Thomas Jefferson (April 13, 1743 – July 4, 1826) was the principal author of the Declaration of Independence (1776) and the third President of the United States (1801–1809). He was an influential Founding Father, and an exponent of Jeffersonian democracy. Jefferson envisioned America as a great "Empire of Liberty" that would promote republicanism.
At the beginning of the American Revolution, Jefferson served in the Continental Congress, representing Virginia. He then served as the wartime Governor of Virginia (1779–1781), barely escaping capture by the British in 1781. Just after the war ended, from mid-1784 Jefferson served as a diplomat, stationed in Paris, initially as a commissioner to help negotiate commercial treaties. In May 1785, he became the United States Minister to France. He was the first United States Secretary of State (1790–1793). During the administration of President George Washington, Jefferson advised against a national bank and the Jay Treaty. Upon leaving office, with his close friend James Madison he organized the Democratic-Republican Party to oppose Treasury Secretary Alexander Hamilton's policies, especially his desire to create a national bank. He and Madison secretly wrote the Kentucky and Virginia Resolutions, which attempted to nullify the Alien and Sedition Acts and formed the basis of States' rights.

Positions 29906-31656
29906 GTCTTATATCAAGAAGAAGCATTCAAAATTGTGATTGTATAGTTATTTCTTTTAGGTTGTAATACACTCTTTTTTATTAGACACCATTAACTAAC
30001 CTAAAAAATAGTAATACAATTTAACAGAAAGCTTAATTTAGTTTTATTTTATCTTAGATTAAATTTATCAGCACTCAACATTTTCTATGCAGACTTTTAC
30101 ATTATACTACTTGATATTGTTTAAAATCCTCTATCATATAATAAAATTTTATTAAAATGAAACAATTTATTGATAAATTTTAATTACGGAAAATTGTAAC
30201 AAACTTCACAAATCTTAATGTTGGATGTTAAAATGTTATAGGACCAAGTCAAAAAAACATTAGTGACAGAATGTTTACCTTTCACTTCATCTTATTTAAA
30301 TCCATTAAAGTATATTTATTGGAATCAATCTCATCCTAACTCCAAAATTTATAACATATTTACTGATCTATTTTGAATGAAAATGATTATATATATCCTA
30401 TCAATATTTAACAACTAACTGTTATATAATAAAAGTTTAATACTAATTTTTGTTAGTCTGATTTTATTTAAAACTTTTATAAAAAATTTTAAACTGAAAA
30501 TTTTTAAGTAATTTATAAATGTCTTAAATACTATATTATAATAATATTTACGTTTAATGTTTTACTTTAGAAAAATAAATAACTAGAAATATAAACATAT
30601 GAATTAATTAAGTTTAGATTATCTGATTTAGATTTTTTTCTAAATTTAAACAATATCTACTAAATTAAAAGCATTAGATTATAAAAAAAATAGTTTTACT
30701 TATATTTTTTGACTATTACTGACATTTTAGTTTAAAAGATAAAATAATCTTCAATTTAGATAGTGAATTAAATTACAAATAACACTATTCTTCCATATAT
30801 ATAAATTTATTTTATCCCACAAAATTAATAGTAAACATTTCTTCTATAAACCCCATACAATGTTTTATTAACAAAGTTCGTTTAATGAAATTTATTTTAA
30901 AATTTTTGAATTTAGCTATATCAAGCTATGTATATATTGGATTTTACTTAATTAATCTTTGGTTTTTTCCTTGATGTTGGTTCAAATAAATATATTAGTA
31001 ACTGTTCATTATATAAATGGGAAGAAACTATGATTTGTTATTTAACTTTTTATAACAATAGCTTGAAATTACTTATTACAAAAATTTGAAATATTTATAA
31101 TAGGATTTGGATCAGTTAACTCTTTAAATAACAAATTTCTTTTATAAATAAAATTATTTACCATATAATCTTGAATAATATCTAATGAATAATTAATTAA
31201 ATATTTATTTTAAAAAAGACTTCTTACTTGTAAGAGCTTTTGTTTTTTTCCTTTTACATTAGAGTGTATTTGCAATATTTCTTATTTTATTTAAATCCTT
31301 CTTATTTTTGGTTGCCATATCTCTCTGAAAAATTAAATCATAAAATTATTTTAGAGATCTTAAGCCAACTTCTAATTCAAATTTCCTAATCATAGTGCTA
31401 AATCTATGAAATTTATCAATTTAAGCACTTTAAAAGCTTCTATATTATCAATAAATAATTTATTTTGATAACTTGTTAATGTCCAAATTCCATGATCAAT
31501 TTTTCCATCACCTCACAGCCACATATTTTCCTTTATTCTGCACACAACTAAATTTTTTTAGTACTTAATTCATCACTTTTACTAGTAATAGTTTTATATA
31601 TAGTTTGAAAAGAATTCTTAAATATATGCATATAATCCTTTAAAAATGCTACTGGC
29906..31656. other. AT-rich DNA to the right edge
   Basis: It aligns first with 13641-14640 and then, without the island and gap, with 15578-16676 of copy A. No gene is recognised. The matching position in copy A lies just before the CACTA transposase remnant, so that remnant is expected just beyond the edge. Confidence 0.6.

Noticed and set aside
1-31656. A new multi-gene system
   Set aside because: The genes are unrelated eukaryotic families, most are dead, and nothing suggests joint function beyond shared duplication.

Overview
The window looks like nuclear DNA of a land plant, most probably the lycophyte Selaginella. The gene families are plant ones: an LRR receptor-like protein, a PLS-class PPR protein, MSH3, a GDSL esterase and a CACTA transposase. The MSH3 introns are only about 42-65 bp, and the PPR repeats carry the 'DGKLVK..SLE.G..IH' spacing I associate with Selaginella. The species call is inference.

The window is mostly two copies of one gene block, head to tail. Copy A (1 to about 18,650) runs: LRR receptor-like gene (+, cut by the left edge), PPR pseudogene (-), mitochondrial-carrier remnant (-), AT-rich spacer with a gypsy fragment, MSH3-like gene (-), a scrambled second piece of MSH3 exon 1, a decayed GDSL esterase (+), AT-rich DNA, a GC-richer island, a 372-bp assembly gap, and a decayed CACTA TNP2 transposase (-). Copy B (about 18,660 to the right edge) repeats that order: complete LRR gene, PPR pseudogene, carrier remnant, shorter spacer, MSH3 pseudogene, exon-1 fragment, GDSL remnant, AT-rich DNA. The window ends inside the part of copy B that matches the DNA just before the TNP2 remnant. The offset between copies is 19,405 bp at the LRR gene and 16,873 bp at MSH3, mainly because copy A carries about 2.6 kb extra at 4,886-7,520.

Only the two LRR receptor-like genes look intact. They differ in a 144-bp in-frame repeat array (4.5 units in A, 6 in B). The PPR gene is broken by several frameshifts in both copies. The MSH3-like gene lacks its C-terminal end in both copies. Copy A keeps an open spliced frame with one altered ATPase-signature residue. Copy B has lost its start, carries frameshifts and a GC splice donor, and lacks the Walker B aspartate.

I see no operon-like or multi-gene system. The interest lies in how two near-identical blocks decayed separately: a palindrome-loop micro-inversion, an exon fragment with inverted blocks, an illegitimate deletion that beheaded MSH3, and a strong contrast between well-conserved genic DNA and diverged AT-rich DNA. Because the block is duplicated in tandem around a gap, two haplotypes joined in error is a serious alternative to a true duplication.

Elected president in what he called the Revolution of 1800, he oversaw a peaceful transition in power, purchased the vast Louisiana Territory from France (1803), and sent the Lewis and Clark Expedition (1804–1806) to explore the new west. He decided to allow slavery in the acquired territory, which laid the foundation for the crisis of the Union a half century later. His second term was beset with troubles at home, such as the failed treason trial of his former Vice President Aaron Burr, and escalating trouble with Britain. Jefferson always distrusted Britain as a threat to American values. With Britain at war with Napoleon, he tried aggressive economic warfare, however his embargo laws stopped American trade, hurt the economy, and provoked a furious reaction in the Northeast.